I spent my entire second trimester trying to get in the groove of pregnancy, an experience I hadn't planned on having anytime soon. As my belly grew, I felt fairly normal; clothes stopped fitting, and occasionally I had an old school female "fat" day, but I didn't mind my changing appearance and the higher number on the scale. Emotionally, I embarked on a roller coaster; as we shared the news of our baby, most people responded with questions or comments directed at me specifically. It felt overwhelming some days to receive that much attention, and it took me a while to make peace with having such a private journey play out somewhat publicly.
My goals were simple through the middle part of pregnancy: to stay active, rest, nourish myself, and chill out.
My old version of "active" meant lots of hot yoga, daily runs or walks, plenty of go-go-go... and of course, that had to change to some degree. To be honest, I wanted to stay as active as possible to maintain strength, endurance, and flexibility for a successful labor and delivery -- not to try to manage weight or look good. Plus, being active always makes me happy and helps me level out any residing anxiety, moodiness or stress, so daily movement or activity remained a huge priority for me in terms of emotional and psychological well-being.
I did talk to my doctor and midwives about practicing yoga, and they basically said as long as I stayed mindful, careful and hydrated, there was no problem for me to continue with modifications. If I had experienced more of a high-risk pregnancy in any way, my choices would have likely been different. But yoga and walking intermixed with a little strength work here and there worked well for me.
I used to sleep maybe 6 hours a night and then thrive on coffee during the day, but while pregnancy, I relished getting 8-10 hours a night and taking daily naps. I figured, this is like the only time in my whole life where I am encouraged to sleep AS MUCH AS POSSIBLE. And you know what? Taking it slower reminded me that the world didn't... actually stop turning because I chose to watch television on a Tuesday night on the couch. People with children are a damn broken record about how when you have the actual kiddos, you never sleep, so I enjoyed sleeping in and going to bed early. Even though my energy levels went wayyy up during the second trimester, I relaxed whenever I felt like it. It was nice to shift from having a million weeknight obligations to simply going home after work and doing nothing.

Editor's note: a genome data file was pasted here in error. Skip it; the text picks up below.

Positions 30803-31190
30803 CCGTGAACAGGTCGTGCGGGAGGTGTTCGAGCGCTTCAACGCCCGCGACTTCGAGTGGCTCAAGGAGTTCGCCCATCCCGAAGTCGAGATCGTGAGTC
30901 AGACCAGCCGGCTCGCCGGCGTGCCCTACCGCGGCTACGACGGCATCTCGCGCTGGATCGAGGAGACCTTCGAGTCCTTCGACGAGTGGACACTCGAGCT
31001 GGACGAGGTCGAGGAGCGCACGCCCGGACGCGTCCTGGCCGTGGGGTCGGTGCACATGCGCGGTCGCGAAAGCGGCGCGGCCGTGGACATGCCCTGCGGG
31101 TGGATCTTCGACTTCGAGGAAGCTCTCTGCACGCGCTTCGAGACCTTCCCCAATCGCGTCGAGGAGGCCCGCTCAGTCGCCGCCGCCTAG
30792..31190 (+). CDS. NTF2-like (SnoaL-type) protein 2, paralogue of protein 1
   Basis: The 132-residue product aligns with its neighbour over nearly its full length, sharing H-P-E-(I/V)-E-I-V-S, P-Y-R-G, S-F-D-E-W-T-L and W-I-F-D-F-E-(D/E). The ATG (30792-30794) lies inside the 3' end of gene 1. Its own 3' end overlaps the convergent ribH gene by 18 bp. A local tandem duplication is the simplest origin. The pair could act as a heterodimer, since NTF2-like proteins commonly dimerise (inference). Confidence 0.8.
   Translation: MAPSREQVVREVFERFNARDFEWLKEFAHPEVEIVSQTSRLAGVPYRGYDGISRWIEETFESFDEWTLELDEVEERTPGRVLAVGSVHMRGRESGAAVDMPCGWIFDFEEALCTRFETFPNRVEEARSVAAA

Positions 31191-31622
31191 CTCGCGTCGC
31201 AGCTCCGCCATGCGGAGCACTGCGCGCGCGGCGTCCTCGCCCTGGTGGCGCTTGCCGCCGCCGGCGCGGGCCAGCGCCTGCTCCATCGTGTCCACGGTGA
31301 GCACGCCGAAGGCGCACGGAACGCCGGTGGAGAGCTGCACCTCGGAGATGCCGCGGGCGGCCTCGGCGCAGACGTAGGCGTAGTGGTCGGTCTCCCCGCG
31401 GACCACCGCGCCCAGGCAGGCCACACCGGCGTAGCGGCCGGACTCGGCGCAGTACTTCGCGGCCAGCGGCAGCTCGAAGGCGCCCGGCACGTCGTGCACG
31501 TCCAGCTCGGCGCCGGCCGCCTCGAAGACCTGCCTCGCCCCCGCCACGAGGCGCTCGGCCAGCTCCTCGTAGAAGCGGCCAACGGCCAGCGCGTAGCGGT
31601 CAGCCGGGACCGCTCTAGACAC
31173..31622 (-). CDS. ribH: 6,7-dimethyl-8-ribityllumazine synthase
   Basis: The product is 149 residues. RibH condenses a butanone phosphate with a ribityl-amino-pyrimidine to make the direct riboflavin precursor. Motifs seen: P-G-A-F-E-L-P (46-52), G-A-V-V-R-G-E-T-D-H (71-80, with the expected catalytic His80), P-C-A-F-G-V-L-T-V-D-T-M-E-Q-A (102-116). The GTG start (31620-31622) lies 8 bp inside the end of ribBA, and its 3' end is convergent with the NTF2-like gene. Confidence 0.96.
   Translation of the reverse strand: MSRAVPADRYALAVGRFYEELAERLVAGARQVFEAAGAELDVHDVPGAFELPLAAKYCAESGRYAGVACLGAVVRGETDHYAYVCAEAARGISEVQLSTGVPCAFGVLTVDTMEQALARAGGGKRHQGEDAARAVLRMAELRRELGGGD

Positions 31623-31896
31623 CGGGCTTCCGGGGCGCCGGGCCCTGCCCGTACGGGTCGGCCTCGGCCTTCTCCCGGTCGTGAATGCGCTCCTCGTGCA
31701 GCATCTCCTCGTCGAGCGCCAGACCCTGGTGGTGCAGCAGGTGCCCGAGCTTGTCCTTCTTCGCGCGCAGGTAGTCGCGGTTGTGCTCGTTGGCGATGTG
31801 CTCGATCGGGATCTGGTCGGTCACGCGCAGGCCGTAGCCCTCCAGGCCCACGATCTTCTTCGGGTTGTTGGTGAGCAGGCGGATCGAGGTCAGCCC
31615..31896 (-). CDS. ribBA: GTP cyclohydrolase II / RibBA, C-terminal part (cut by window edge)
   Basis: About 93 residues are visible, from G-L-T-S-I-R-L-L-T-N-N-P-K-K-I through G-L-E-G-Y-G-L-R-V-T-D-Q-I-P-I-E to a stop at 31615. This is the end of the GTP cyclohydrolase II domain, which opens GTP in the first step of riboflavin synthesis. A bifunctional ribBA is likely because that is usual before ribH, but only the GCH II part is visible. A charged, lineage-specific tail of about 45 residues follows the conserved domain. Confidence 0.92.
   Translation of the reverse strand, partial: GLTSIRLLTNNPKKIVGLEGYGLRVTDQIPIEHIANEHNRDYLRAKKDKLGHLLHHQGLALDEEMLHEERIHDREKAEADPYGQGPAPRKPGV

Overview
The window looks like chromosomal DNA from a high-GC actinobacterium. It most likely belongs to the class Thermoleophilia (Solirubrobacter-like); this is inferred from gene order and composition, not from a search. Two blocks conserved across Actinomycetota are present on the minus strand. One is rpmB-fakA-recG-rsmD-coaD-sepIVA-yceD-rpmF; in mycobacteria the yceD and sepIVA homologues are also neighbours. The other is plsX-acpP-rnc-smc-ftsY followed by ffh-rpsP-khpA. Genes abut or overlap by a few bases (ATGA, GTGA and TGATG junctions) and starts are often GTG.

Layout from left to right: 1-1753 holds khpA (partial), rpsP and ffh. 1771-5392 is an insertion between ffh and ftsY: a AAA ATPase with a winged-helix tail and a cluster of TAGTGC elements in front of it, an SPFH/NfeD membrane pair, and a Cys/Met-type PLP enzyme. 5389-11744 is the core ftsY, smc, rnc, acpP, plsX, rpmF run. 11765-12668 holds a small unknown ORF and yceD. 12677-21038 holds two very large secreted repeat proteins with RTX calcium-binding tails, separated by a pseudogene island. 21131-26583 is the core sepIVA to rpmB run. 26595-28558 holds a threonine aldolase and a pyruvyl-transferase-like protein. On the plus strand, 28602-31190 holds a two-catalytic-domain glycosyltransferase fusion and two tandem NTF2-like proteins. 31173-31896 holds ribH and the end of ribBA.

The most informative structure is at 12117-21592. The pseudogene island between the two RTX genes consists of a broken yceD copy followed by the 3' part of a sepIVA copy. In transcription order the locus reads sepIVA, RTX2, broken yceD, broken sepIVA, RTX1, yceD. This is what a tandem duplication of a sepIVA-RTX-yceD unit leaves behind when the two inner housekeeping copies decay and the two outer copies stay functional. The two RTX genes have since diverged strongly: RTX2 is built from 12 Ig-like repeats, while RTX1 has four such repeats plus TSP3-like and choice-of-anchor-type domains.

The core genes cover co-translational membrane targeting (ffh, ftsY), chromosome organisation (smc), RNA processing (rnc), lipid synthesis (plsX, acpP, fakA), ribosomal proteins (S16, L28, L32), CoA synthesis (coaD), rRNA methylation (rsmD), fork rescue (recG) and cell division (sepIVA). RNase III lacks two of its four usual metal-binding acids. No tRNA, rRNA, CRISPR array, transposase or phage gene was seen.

I've always loved food and eating, but like many women, I spent the majority of my college and young adult years fixated on weighing a certain amount and looking a particular way. Such obsessions reared their ugly heads at various points, and I've not really written about them publicly, but suffice it to say that I dealt with disordered eating off and on for a long time. When I got pregnant, I was at a peaceful juncture with my body, so I felt relatively curious about how I would feel about gaining weight and being encouraged to eat a lot, often, for the next nine months.
Surprisingly, I had no issues about food or weight during pregnancy. I didn't feel the need to "eat for two," but I ate what I wanted when I was hungry and I stopped when I was full. Nothing was off-limits. I tried to include healthy items when possible, took my prenatal vitamins, and attempted to be thoughtful about protein and iron and basic nutrients for growing a baby. But on the days that consisted of toast with butter for breakfast, plain noodles with Parmesan cheese for lunch, and eggs for dinner with a dessert of Swedish Fish? I didn't stress over it and trusted my taste buds would balance out over time. I figured my body was doing what it needed to do, and I was simply along for the ride.
As I mentioned, I struggled more with the emotions of pregnancy versus anything physical. Reading books or articles about childbirth, browsing registry lists, watching videos about sleep training, people asking about breastfeeding and epidurals and a million other things: it all stressed me out. I had to constantly remind myself to hit the pause button and not overthink things, and I had to develop strategies to deal with well-meaning friends and acquaintances who wanted to talk to me about our baby-to-be.
It helped quite a bit to journal and write about these difficult emotions, as well as share them with my close family and friends. My husband was particularly thoughtful in all sorts of little and big ways: picking me up breakfast in the morning, rubbing my shoulders, being a good listener, cleaning and cooking more frequently, giving my stomach kisses goodnight and talking to the baby, reassuring my wild fears, supporting my lack of interest in being social. Every time I felt down, he lit me back up and helped me locate a new place of comfort and calm. He also reminded me to chill the fuck out about what we couldn't control -- which is always an important thing to keep in the back of one's mind!
Before I knew it, we hit 28 weeks and all of a sudden, only a few months remained until we would meet our tiny babe.
Mantra of the second trimester: OMG this baby is really coming.